Now I find that Fred Clark, author of Slacktivist, has posted his own suggestions for effective evangelism. They aren't making the same points - he's working from the more general topic of how to evangelize effectively - but in some ways I think he does a much better job of answering the question positively than I managed in my own essays.
On a related note, Steve Sanchez (over at Stone The Preacher), mentions a would-be evangelist who tried to give Lady Gaga a Bible tract. He notes, "As Christians, we ought be the most gracious, most polite, most tactful of people when we share our faith. Sadly, not everyone feels or acts the same way. Our team sees this man quite often when we go out to big events—and we stay on the other side of the street so as not to be associated with his unloving methods." While I appreciate the sentiment, as far as I can tell Pastor Steve and his group are also there to hand out Bible tracts - so the fact that they're on the far side of the street (and presumably smiling at the time) doesn't do much to distinguish them from the fellow he criticizes. Handing out tracts is a fundamentally unfriendly means of evangelism. Mote, meet beam.
Pastor Steve also explains, in his post on how he got started evangelizing, the following:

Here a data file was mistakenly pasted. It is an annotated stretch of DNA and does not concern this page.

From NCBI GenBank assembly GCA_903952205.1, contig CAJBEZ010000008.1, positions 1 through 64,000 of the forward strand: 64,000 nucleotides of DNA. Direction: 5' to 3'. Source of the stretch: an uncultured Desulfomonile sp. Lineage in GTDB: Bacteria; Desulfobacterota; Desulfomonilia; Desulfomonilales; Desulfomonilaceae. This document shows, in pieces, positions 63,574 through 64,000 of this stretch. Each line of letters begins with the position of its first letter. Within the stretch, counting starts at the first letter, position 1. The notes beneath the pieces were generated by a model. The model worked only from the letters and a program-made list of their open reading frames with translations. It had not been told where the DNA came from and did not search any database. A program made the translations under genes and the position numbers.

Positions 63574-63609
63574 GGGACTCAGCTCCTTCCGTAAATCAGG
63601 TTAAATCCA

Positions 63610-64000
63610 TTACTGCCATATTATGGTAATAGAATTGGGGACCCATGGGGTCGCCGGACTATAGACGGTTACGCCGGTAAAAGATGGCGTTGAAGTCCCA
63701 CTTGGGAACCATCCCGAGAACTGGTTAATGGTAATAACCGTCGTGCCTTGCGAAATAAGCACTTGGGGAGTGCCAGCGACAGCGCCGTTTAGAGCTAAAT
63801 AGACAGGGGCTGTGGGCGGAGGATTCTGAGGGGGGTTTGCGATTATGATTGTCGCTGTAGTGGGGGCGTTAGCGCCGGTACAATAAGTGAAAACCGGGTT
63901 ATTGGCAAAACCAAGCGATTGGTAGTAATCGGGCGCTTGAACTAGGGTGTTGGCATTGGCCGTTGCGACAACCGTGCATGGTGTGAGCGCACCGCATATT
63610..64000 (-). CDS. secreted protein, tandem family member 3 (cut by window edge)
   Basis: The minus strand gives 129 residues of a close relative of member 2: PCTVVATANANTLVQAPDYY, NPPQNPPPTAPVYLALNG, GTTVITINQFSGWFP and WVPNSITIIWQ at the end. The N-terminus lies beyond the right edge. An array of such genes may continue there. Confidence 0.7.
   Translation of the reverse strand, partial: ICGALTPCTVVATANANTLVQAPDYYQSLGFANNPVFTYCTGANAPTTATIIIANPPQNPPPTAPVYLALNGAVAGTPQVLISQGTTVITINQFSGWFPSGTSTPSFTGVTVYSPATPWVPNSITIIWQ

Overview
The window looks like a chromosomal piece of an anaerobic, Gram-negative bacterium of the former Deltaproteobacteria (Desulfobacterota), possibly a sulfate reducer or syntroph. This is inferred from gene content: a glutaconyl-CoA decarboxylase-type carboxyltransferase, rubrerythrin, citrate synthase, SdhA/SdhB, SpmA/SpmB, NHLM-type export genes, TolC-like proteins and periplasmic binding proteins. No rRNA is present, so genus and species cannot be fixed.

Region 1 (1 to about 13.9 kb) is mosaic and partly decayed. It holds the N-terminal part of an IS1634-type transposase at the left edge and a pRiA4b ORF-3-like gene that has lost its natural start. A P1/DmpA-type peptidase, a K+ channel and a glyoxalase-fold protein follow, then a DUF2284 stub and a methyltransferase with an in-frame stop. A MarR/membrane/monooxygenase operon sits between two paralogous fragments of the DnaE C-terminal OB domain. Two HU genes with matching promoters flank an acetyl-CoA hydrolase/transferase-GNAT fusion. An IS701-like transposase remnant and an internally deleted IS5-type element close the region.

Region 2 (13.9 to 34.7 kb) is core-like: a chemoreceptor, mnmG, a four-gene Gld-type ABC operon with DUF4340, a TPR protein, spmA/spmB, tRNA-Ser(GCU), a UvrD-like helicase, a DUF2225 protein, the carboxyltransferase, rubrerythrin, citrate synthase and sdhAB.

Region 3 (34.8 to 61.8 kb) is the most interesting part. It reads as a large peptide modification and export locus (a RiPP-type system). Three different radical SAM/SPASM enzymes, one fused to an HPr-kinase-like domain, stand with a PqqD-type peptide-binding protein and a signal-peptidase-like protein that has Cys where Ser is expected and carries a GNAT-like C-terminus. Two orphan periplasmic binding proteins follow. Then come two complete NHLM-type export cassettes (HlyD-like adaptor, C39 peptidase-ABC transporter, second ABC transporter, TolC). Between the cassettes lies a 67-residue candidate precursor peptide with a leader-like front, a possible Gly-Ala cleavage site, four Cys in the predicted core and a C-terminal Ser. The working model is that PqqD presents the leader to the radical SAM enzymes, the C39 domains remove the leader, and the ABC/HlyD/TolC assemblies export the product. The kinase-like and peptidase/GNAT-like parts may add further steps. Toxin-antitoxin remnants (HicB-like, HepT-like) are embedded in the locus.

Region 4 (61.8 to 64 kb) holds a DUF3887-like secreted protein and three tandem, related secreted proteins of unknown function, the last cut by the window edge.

One point stuck with me: In the New Year we should evangelize more.I'm sure Pastor Steve would disagree, but this seems to me like a radically misguided approach. It's precisely the sort of decision that leads people to extreme (and extremely ineffective) means of evangelism, usually the ones that require you to accost innocent strangers in public settings.
How many times have you heard that as a Christian? Easily, a million times. And what did you do about it? Same thing I did probably: you listened, nodded your head (probably pursing your lips as you did), made a half-hearted commitment to start sharing your faith, somehow, somewhere, but ultimately let it pass by the wayside, along with your other vows, like reading through the Bible in a year, or losing twenty pounds.
That morning, however, I chose to do something about it. I sat in my chair at church (we don’t have pews), and said to myself, “I’m going to share my faith everyday.”
So how is it misguided? I mean, sharing the Gospel is a Good Thing, right?
Glad you asked. Here's the thing that came to me while I was reading this: Are you living your faith? Do you interact with people? Then you're sharing the Gospel. Preaching at people you don't know (whether with words or with tracts) isn't going above and beyond; it's missing the point.
By all means, preach the Gospel. But only use words if necessary.
 From the Latin root, Radix, "at the root."